|Fr. Vito Crincoli, LC (United States)|
I entered Immaculate Conception Apostolic School
in Center Harbor, New Hampshire, in 1993 when I
was 12 years old, and to this day I have
thanked God for the incredible blessing of giving my
life to him at so young an age. That
I already knew what I wanted to do with my
life was a grace of God, and only He
knows why He chose me in the prime of my
life. Many people have asked me if I was
sure of my decision, if it would not have been
better to experience the world a little more. I
can only say that God called me at that
moment. No matter what I had done, he would have
touched my shoulder gently, reminding me that there is
something out there that is waiting for me, a world
that has so many questions and needs someone to
respond to their needs.
The rector of
the Apostolic School, a newly ordained priest named Father
David Steffy, LC, told us the story of another priest
from his class who had recently given the sacraments
to a dying man in a coma. When the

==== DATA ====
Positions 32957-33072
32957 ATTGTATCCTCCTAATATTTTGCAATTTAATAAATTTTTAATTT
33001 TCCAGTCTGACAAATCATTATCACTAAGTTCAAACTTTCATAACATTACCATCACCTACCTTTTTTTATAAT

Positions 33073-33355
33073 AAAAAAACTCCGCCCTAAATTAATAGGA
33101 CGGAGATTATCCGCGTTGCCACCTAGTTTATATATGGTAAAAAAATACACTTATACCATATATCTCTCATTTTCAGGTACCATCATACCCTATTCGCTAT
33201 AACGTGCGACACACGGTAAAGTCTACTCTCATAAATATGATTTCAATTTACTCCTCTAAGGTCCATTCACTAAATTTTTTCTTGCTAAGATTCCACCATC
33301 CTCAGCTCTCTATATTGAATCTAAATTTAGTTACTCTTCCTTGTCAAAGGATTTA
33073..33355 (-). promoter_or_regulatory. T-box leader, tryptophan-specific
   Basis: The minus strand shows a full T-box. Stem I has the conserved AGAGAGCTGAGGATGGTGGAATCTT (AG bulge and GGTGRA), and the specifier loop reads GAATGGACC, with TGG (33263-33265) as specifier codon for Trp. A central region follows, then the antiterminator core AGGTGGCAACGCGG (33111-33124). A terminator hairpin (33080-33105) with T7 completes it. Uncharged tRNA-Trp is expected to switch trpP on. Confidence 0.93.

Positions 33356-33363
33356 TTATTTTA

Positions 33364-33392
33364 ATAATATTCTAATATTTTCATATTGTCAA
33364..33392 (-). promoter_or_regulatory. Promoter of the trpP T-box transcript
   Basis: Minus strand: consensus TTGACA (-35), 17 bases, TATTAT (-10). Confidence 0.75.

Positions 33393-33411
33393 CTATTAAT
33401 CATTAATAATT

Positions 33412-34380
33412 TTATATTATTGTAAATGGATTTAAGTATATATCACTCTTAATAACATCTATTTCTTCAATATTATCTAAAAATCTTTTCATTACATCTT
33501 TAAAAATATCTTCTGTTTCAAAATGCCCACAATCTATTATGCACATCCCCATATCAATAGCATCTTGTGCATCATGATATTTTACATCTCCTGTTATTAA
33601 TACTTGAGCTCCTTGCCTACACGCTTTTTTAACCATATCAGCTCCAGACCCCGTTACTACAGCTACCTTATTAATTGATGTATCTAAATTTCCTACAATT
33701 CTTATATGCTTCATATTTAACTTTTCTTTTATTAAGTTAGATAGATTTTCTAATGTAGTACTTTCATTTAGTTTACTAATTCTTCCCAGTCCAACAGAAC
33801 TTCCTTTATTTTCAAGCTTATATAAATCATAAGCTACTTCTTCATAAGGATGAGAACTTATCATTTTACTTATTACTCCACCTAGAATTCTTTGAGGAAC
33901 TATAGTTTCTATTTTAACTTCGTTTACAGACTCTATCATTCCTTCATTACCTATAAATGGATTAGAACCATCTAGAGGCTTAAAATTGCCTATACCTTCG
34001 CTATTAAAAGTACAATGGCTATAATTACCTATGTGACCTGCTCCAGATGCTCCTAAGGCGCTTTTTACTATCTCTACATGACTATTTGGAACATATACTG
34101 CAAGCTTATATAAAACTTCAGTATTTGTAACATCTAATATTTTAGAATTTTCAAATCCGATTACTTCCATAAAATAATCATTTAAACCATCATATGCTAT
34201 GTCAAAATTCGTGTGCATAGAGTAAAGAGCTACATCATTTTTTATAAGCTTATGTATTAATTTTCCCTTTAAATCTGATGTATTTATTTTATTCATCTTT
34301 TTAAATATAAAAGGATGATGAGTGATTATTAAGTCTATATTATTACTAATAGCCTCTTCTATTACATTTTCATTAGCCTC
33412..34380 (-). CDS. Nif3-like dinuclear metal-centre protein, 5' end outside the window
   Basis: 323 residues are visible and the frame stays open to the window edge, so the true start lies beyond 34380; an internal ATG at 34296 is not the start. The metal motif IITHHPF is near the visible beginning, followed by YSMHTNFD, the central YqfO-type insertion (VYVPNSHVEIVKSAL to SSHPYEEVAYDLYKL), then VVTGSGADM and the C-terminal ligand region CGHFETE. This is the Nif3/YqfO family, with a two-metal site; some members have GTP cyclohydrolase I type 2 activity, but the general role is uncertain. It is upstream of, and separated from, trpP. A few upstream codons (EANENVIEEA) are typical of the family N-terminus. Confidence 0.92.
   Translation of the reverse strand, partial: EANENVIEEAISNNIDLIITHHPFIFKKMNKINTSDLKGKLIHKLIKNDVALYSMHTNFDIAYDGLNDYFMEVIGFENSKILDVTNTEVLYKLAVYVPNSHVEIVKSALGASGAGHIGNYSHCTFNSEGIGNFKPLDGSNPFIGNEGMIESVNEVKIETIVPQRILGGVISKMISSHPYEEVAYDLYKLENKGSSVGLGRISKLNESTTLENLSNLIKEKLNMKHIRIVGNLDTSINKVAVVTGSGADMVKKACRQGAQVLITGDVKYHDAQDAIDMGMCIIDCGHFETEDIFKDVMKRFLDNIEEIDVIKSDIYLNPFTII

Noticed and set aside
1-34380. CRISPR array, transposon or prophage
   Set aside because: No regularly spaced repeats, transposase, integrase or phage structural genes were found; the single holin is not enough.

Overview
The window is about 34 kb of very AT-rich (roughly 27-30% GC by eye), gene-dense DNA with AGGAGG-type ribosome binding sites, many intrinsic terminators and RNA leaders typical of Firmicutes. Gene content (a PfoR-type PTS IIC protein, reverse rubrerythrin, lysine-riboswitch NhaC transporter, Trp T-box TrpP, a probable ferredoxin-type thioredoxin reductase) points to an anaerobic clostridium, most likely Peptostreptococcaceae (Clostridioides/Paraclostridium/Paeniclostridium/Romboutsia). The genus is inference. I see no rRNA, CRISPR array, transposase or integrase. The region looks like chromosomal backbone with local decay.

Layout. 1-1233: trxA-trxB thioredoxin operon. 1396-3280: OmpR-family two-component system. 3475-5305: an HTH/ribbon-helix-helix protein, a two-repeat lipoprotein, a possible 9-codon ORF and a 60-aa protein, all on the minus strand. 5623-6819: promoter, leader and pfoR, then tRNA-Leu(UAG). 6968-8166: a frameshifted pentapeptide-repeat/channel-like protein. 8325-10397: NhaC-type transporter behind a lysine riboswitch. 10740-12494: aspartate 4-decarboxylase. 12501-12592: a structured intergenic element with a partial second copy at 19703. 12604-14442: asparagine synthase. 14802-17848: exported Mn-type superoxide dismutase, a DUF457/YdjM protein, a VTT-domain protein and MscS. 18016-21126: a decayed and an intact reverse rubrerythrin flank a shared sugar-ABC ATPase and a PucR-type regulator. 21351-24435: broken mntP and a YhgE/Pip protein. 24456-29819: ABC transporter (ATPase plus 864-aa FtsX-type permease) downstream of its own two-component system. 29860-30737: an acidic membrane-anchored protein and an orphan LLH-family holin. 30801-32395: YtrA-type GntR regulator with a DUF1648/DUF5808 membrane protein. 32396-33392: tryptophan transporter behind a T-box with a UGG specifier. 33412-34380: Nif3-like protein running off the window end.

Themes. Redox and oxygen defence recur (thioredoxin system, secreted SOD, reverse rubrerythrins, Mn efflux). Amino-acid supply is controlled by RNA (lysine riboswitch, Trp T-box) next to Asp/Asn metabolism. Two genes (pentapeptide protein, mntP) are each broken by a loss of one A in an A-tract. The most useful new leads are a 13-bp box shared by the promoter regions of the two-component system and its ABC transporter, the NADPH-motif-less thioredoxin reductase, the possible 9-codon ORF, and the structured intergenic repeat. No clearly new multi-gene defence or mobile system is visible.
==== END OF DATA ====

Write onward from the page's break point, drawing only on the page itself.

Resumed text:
priest entered his room, the man awoke from his coma.
“You are my promise,” he said. “I never thought
my promise would be so young.” I was in the
chapel when I heard this story, and from then
on it was my motivation for my staying in
the apostolic school.
God Sows the Seeds
I do not
come from a practicing Catholic family, but my family
did teach me some important lessons: the need to be
generous, the realization that life is not always easy,
and the importance of dreaming about what we want
to achieve and believing that with hard work it can
be done. These lessons came from personal experience, since
my family faced many challenges, both economic and inter-personal.
In spite of it all, God’s hand was always
present. One of God’s “signs” during these difficult times was
Father Joseph Fonti, the pastor of Saint Thomas Aquinas,
my home parish. I cherish and admire him a
lot, and he continues to inspire me to this day.
He was a priest who truly “glowed”. My parish
priest told me once that we always had to have
our eyes focused on the altar, despite the difficulties
we face. These difficulties only prepare us to walk
with those who face the same trials. His example
inspired me to be a priest.
Fonti was the one who introduced me to the
Legionaries of Christ. I made my first retreat in New